A 125-kilowatt (170-horsepower) electric motor allows the i3 to accelerate swiftly and smoothly from a stop. The truly distinctive feature, however, is the strong regenerative braking (up to 50 kW) that permits the i3 to be driven largely by modulating the accelerator only—touching the brake pedal is really only necessary when full stopping power is needed. The strong regen distinguishes the electric BMW from electric cars tuned to mimic the behavior of conventional cars with automatic transmissions, complete with idle creep. It's easy to get used to; once learned, many drivers will never want to go back.
The i3 is rated as the single most energy-efficient electric car sold in the U.S. The battery version earns a rating of 124 MPGe, the highest of any electric car tested. (The Mile Per Gallon Equivalent unit, or MPGe, measures the distance that a car can cover electrically on the same amount of energy that's contained in one gallon of gasoline.)
Recharging to 80 percent of battery capacity takes less than 4 hours using BMW's own home charging station, with a rating up to 7.4 kilowatts—higher than any other plug-in car except the Tesla Model S. BMW i3 cars offer a Combined Charging System quick-charging port as well, although today there are only a handful of public charging stations using that standard.
Aside from some wind noise at speed, the cabin is quiet and motor whine is well suppressed outside of full acceleration. The car is nippy and its small turning circle and compact dimensions make it easy to use in crowded cities. But the tall, very narrow tires have stiff sidewalls and produce a firm ride, without the grippy handling that is expected from any traditional BMW. It's perfect for zipping around town—quiet, comfortable, peppy—but it's certainly not the car you'll take to a slalom course. Still, the i3 is comfortable to ride in, with excellent front seats and bright, crisp graphic displays.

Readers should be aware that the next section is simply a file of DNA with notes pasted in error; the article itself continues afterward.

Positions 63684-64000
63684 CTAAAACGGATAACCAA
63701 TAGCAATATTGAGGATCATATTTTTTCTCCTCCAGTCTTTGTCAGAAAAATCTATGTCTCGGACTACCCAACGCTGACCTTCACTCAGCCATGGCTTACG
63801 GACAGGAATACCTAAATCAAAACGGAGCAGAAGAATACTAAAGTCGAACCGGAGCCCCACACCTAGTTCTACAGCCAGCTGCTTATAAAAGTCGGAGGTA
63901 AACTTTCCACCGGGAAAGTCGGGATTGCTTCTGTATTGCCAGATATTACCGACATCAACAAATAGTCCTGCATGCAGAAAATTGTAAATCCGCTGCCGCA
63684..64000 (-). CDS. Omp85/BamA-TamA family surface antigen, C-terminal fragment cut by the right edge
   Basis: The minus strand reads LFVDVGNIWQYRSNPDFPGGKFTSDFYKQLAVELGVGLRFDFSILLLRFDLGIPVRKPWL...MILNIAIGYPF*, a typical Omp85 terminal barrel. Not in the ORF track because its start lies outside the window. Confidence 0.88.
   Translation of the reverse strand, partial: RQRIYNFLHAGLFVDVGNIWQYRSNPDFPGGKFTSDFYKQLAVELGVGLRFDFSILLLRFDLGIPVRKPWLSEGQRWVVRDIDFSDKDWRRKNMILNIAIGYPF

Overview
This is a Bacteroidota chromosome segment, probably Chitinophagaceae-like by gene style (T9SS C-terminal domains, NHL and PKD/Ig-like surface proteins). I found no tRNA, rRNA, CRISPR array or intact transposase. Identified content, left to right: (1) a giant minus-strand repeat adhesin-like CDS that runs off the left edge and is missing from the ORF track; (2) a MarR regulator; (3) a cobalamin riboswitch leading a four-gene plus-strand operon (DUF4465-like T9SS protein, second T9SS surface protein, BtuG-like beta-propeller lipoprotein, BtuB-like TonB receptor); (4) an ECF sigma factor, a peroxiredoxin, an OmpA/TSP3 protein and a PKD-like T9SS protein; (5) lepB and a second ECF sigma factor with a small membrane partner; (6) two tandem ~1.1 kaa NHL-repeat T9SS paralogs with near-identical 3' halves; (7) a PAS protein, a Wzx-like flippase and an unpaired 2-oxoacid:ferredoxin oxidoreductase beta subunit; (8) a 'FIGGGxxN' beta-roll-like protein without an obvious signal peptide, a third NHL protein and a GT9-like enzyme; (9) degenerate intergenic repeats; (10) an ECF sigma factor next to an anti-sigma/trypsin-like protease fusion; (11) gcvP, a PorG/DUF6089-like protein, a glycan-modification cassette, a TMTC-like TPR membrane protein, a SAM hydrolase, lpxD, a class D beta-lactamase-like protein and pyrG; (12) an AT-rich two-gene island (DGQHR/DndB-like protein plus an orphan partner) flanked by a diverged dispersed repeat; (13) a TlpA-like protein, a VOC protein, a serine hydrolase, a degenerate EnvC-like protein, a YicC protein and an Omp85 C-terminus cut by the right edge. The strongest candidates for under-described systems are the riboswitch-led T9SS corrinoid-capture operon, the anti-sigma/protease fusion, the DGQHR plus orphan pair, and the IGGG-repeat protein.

The i3 hasn't been tested by the National Highway Traffic Safety Administration or the Insurance Institute for Highway Safety, but its unique carbon-fiber reinforced plastic body shell—mounted on an aluminum platform that contains the running gear and front and rear crash structures—should receive good crash scores. (The low volume of the i3 may mean that neither organization will ever crash test the car.) It also includes most of the latest electronic active-safety features found in luxury brands.
Instead of trim levels, BMW has chosen to sell the i3 and i8 in futuristic-sounding "Worlds." The base is the Mega World, followed by the Giga World for $1,500 extra, and the Tera World for another $1,000. Each world has its own stylistic differentiation, as well as wheel designs, upholstery choices, and interior colors. Standard equipment includes DC fast-charging, heated front seats, and satellite radio. Beyond the worlds, BMW offers some option packages—one for parking assist and another for driver-assistant features and technology—as well as some standalone options, including 20-inch wheels and premium sound. A BMW-branded charging station is available as an accessory.
The price starts around $43,000 for the Mega World version of the battery-only BMW i3. The REx range-extending engine adds almost $4,000 to the price, and it's easy to take a top-level BMW i3 past the $50,000 mark.